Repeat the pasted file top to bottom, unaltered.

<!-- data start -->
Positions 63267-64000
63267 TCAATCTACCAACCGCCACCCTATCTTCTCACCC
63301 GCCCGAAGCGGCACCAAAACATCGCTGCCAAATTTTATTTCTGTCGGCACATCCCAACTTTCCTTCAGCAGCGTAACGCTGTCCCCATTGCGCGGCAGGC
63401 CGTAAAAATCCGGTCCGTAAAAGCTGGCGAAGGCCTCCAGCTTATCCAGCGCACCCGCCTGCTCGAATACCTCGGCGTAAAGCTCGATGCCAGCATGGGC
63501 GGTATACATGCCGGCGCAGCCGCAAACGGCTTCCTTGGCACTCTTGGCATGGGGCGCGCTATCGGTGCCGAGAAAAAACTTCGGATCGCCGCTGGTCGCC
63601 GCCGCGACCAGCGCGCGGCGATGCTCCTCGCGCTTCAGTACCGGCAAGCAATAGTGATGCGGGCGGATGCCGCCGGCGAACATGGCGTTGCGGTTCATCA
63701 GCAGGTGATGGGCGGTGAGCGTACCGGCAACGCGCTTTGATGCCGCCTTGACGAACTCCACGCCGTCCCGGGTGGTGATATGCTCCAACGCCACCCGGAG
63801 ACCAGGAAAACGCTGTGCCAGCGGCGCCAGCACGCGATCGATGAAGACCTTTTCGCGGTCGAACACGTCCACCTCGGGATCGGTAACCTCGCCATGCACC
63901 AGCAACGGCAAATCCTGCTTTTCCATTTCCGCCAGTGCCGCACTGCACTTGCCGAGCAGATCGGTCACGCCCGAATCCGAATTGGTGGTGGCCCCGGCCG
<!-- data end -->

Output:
Positions 63267-64000
63267 TCAATCTACCAACCGCCACCCTATCTTCTCACCC
63301 GCCCGAAGCGGCACCAAAACATCGCTGCCAAATTTTATTTCTGTCGGCACATCCCAACTTTCCTTCAGCAGCGTAACGCTGTCCCCATTGCGCGGCAGGC
63401 CGTAAAAATCCGGTCCGTAAAAGCTGGCGAAGGCCTCCAGCTTATCCAGCGCACCCGCCTGCTCGAATACCTCGGCGTAAAGCTCGATGCCAGCATGGGC
63501 GGTATACATGCCGGCGCAGCCGCAAACGGCTTCCTTGGCACTCTTGGCATGGGGCGCGCTATCGGTGCCGAGAAAAAACTTCGGATCGCCGCTGGTCGCC
63601 GCCGCGACCAGCGCGCGGCGATGCTCCTCGCGCTTCAGTACCGGCAAGCAATAGTGATGCGGGCGGATGCCGCCGGCGAACATGGCGTTGCGGTTCATCA
63701 GCAGGTGATGGGCGGTGAGCGTACCGGCAACGCGCTTTGATGCCGCCTTGACGAACTCCACGCCGTCCCGGGTGGTGATATGCTCCAACGCCACCCGGAG
63801 ACCAGGAAAACGCTGTGCCAGCGGCGCCAGCACGCGATCGATGAAGACCTTTTCGCGGTCGAACACGTCCACCTCGGGATCGGTAACCTCGCCATGCACC
63901 AGCAACGGCAAATCCTGCTTTTCCATTTCCGCCAGTGCCGCACTGCACTTGCCGAGCAGATCGGTCACGCCCGAATCCGAATTGGTGGTGGCCCCGGCCG